President of the Republic of Ghana, Nana Addo Dankwa Akufo-Addo is currently in a meeting with journalists in the Flagstaff House to respond to questions as he marks a year in office.
The President is being quizzed on controversial issues which cropped up in his first year in office and will further answer questions on the progress of government’s flagship programmes as well as queries on the current state of the economy.
A similar exercise was conducted in July 2017, where President Akufo-Addo promised to meet the journalists in the country every six months in the entire duration of his tenure as President.
Scandals that rocked NPP government
The first year of the New Patriotic Party’s administration has been rocked by a number of corruption allegations including the BOST contaminated fuel scandal, allegations of corruption by Kwame A-Plus against the two deputy chiefs of staff and allegations of conflict of interest against the Finance Minister over the issuance of a Bond.
The GHC800,000 budgetary allocation for the creation of a website for the Special Development Ministry, and the recent “cash-for-seat” scandal in which the Trade Ministry has been accused of extorting amounts of up to $100,000 from expatriates to enable them sit close to President Akufo-Addo at an awards ceremony, have also courted public attention.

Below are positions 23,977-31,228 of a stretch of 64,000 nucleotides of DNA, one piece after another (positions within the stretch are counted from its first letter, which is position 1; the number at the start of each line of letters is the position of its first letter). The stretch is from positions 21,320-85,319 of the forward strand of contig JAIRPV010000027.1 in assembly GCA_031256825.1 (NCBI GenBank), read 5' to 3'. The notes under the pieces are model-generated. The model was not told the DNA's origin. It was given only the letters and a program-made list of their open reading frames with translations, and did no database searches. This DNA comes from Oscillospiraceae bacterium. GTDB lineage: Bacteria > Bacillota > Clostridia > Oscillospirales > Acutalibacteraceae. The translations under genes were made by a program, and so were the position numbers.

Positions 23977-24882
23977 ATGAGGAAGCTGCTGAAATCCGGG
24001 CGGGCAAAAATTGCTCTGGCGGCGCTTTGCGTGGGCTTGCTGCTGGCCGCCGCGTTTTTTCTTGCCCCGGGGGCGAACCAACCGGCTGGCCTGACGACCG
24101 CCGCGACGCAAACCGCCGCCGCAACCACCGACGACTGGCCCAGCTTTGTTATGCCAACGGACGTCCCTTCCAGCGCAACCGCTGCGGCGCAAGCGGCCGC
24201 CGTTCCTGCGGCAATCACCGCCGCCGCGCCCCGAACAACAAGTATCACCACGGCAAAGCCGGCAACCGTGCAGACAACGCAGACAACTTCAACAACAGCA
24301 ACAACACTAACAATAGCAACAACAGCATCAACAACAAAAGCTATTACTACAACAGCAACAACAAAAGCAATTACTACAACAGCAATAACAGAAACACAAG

Unemployment continues to be a major headache for many especially the youth in the country despite government’s assurance of creating thousands of employment.
The President has said that his administration laid the foundation for jobs in his first year in office but with Vice President Dr. Mahamudu Bawumia recently acknowledging unemployment as a national security threat, the President is expected to be queried on the government’s attempts to address the situation.
One year after the New Patriotic Party took over the administration of the country, not even one former appointee of the previous government have been jailed despite constant accusations of corruption against them when they were in opposition.
The recent nomination of Martin Amidu as the country’s first Special Prosecutor and charging of some former officials of the NCA might have raised the hopes of Ghanaians in the government’s commitment to the fight against corruption but the relative lack of prosecutions might be on the agenda tomorrow.
Journalists are expected to quiz the president on these and many other issues including government’s handling of the economy in the last one year.